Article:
Reusable waste should not be placed in these chutes and should be organised into different containers to be recycled.


This probably comes as no surprise to you to read that it is legal to buy and smoke cannabis in the Netherlands. However, it must be stressed that it is only legal to do so in a designated ‘coffee shop’ or ‘happy café’ that is licensed to sell the product.

A popular attraction for tourists

It is also, through a hole in the Dutch legal system, permissible to consume ‘truffles’, which is a psychedelic drug similar to magic mushrooms. If you feel the urge to take this drug then make sure you know the right dosage and don’t feel pressured into taking too much, as it can result in a particularly frightening experience.

All other drugs that are illegal in the UK are also illegal in the Netherlands. However, if you do come across hard drugs in the Netherlands and wish to take them, then it is advised to have them tested at one of the government funded test centres. This is a valid way to find out whether the drugs you purchased are what the dealer told you they were. But don’t worry, you will get them back.


If you try to remember back to when you learnt Dutch at school, you will probably remember you never learnt Dutch and learnt German or French instead.

But don’t fret, because pretty much everybody in the Netherlands speaks English. All you have to do is pull a confused expression and they know they have to speak in English to you.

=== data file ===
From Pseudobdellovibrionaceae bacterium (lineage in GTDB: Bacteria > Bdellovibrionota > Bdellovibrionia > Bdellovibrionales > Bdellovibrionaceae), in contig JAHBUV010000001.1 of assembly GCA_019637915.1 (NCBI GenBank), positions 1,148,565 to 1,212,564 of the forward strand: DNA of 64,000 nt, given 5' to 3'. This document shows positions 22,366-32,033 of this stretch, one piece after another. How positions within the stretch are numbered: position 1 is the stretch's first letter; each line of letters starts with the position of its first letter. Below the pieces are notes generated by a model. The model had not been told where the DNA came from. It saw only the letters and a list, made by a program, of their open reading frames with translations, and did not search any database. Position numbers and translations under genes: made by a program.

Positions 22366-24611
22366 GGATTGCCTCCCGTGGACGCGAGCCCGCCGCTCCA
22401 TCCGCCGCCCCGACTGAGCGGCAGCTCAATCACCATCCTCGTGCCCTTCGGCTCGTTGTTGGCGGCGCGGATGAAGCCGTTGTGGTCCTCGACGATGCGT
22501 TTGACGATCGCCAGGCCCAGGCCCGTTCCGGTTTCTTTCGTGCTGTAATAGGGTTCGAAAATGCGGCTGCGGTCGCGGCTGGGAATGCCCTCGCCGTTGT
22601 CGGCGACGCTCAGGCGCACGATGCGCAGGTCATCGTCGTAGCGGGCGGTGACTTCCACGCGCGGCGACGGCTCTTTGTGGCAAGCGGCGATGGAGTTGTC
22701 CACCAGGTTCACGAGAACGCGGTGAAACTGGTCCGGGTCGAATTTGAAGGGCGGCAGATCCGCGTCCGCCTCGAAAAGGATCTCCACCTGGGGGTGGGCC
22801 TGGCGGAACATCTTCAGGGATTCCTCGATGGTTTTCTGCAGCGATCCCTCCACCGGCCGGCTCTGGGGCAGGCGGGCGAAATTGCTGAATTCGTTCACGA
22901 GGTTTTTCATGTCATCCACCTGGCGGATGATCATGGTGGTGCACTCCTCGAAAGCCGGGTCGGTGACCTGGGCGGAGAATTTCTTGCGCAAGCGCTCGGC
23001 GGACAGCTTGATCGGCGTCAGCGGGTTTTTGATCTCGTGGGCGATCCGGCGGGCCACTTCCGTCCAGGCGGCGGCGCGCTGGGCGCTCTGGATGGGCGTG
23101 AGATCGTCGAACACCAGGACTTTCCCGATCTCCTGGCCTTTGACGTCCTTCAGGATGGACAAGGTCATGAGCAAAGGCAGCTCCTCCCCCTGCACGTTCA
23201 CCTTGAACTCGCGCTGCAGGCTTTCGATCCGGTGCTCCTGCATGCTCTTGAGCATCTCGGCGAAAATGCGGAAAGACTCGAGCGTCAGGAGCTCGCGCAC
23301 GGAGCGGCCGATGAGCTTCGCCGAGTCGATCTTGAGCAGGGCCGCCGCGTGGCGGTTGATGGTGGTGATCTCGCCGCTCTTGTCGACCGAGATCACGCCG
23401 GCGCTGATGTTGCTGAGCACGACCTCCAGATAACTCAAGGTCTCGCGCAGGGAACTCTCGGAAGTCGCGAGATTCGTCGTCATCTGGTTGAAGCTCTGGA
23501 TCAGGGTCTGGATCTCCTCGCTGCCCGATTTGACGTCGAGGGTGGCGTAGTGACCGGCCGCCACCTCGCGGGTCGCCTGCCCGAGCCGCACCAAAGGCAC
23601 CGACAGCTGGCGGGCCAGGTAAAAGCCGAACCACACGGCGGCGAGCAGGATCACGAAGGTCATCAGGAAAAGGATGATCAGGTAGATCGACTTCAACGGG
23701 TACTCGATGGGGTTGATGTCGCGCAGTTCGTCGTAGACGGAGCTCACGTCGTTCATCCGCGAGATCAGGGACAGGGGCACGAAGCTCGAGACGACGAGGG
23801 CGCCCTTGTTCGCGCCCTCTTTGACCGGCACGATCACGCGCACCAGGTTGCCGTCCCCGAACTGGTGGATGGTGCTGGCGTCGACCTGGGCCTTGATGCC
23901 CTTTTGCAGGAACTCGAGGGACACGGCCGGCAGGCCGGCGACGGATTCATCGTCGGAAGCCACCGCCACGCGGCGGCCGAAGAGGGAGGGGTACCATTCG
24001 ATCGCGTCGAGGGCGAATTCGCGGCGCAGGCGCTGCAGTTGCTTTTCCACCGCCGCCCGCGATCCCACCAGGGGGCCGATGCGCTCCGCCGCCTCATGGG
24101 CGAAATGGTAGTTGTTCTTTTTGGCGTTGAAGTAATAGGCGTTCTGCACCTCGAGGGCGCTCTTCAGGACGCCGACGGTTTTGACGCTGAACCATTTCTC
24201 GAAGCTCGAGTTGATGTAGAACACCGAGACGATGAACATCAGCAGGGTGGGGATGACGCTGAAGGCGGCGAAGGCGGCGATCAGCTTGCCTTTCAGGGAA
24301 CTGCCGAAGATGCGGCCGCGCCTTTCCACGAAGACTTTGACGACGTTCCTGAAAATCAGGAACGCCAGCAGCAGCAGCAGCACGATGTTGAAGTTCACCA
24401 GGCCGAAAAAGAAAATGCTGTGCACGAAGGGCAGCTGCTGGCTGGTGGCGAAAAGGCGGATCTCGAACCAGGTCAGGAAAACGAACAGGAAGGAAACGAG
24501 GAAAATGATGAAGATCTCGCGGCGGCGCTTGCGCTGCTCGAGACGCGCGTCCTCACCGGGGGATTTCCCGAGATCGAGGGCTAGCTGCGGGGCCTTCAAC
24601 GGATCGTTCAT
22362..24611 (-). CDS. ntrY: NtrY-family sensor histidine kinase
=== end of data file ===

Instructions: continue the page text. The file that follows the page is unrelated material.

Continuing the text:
Some of the Dutch are so polite that they will actually apologise to you for not speaking in English.

But, if you don’t want to be that person who everybody has to translate for at parties, then it is advised to pick up a basic grasp of the language.

Here are some common phrases:

Dank u – Thank you (informal)

Bedankt – Thank you (formal)

Dank je wel – Thank you very much

Alsjeblieft – Please/ you’re welcome

Lekker – Nice/tasty

Doei/tot ziens – Goodbye

Spreek jij Engels? – Do you speak English? (Although you probably won’t need this)

Proost – Cheers

Feestje – Party!


An Erasmus exchange can be stressful in the beginning and require a lot of organisation. There have even been incidents where students have had to return home because of an error in the exchange process.

But once you have settled in, you can revel in your new surroundings, making new friends and useful connections whilst bringing home an experience that will prepare you for the future.